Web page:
13, 2021 / 12:14PM / by CSL Research / Header Image Credit: Aliqtisadia
This morning, Brent crude price in the international market peaked at US$57.38/ barrel. This surge follows the recent announcement by Saudi Arabia to voluntarily cut its oil production by 1mbpd in February and March above its current quota and the news of a further fall in the United State's supply of the commodity to the market, creating an artificial add-on to the cartel's most recent cut. Considering Nigeria's economic frailties amid the pandemic's lingering impact, does this bode well for the country?
This year, the appropriation bill tagged "Budget of Economic Recovery and Resilience" was passed into law with total expected revenue for the 2021 fiscal year estimated at N7.99trillion (36.9% higher than the N5.84trn projected in the 2020 bill). Underscoring the projected revenue is an oil price assumption of US$40/ barrel and production of 1.86mbpd. The logistic concerns around the mass deployment of the coronavirus vaccines amid the rising number of cases and emergence of new strains have heightened the risk of another round of lockdowns globally. The consequent impact on oil prices might force the country into another round of economic crunch.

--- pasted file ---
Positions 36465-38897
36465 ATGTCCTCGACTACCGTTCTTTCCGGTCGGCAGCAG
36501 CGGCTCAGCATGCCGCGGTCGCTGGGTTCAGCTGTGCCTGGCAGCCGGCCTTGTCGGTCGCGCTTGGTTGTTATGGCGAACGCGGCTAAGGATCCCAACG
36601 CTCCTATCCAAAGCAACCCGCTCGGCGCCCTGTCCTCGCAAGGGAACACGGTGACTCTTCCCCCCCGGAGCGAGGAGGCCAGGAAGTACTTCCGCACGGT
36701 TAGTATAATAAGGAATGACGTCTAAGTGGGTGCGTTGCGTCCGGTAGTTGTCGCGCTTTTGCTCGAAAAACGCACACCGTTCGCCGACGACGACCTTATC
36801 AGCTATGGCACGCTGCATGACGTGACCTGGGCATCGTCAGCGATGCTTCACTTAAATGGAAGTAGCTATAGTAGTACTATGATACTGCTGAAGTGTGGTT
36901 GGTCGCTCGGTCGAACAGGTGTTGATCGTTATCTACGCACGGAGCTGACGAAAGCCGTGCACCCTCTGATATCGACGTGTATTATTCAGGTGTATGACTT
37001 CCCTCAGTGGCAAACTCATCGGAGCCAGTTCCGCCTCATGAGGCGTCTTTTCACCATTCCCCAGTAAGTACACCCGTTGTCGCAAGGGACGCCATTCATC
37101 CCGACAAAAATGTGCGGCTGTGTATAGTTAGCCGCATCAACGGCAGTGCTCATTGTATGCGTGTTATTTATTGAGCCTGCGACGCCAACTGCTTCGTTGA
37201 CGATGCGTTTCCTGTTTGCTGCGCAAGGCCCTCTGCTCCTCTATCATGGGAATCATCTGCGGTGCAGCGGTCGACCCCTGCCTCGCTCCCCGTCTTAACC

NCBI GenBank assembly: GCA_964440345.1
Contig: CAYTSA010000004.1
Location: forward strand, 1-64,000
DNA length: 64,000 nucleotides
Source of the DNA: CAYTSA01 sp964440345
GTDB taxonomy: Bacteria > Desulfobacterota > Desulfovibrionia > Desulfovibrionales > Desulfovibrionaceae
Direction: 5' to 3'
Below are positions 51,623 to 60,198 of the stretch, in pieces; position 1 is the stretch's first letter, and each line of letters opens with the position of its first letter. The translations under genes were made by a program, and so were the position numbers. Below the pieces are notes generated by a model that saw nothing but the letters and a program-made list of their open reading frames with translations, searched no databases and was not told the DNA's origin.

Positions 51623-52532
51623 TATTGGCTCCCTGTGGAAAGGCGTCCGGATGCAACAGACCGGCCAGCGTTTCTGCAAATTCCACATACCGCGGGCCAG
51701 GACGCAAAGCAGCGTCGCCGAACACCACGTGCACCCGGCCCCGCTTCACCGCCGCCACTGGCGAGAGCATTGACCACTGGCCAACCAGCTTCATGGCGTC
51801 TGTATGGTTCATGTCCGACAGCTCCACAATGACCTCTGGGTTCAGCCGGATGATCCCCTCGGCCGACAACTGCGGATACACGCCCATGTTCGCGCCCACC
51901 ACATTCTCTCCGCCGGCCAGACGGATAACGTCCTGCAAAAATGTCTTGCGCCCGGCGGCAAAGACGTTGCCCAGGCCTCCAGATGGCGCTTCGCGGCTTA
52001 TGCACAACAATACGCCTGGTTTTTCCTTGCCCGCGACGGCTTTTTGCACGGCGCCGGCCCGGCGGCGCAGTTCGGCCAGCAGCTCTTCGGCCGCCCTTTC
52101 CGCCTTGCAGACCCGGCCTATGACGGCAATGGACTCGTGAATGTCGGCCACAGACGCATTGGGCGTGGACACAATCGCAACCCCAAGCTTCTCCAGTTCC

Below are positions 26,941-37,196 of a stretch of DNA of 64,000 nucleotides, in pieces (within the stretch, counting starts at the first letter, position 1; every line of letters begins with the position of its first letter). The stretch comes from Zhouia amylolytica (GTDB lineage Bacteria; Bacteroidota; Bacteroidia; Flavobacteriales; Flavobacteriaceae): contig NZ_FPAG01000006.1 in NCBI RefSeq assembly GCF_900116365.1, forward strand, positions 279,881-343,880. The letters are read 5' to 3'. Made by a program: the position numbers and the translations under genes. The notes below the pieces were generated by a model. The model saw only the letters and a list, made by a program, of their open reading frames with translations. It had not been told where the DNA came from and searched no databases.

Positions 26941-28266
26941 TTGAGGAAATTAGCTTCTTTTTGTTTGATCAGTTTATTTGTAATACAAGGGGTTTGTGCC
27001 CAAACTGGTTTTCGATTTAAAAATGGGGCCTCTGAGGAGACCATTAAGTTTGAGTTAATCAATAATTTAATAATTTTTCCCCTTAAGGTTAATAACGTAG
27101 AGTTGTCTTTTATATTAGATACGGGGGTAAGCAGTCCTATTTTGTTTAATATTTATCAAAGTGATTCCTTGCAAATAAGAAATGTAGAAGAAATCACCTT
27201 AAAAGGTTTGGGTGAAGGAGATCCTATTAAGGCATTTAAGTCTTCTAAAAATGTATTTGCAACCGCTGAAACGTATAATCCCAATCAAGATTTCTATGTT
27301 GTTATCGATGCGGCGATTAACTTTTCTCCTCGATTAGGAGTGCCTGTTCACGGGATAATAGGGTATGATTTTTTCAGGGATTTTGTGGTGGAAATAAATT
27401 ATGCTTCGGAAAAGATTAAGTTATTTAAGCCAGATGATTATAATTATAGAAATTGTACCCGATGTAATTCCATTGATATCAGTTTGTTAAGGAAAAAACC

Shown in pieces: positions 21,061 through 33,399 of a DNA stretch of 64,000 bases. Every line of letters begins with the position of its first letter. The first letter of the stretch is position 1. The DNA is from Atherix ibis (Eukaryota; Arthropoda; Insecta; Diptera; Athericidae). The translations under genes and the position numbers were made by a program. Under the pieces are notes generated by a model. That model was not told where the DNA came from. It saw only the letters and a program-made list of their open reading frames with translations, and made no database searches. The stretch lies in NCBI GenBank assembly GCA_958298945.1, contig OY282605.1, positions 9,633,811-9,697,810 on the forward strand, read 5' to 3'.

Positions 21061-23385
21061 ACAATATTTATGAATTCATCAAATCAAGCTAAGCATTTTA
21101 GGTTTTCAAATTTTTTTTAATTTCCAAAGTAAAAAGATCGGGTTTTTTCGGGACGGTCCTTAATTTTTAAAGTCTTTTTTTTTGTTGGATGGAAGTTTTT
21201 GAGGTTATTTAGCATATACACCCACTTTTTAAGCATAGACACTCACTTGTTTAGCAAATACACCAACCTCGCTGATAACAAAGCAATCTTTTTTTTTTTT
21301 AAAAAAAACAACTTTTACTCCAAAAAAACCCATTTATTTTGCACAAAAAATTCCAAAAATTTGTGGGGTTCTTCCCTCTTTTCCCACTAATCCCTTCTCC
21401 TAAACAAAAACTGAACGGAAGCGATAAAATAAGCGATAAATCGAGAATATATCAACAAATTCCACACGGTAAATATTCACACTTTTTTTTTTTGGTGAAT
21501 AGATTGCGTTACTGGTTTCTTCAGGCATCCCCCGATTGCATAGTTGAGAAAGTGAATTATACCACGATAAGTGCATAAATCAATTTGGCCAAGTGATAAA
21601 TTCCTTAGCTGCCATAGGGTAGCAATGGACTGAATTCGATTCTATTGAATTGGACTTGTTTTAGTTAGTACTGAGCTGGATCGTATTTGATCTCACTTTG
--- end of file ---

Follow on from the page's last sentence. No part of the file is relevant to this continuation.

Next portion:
Examining the impact on the Nigerian economy, we think an above US$40/bbl Brent price remains healthy for the 2021 budget revenue projections which is critical to achieving the historic revenue numbers projected in an ambitious budget. However, we retain grave concerns on Nigeria's external conditions and consequently, exchange rate. We think the prolonged weakness in oil prices would drag on export receipts and thus FX earnings. On the other hand, we note that an increase in oil prices will imply an increase in the price of petrol which may either mean a further upward adjustment in petrol prices or a return to the subsidy regime.
That said, we reiterate our agelong clamour for economic managers to adequately diversify the country's export earnings particularly exploring opportunities in mining and agriculture. Furthermore, investments and business regulations to accelerate local industrialisation which would foster local production of many imported products would significantly help to reduce dependence on imported products and thus conserve scarce FX.
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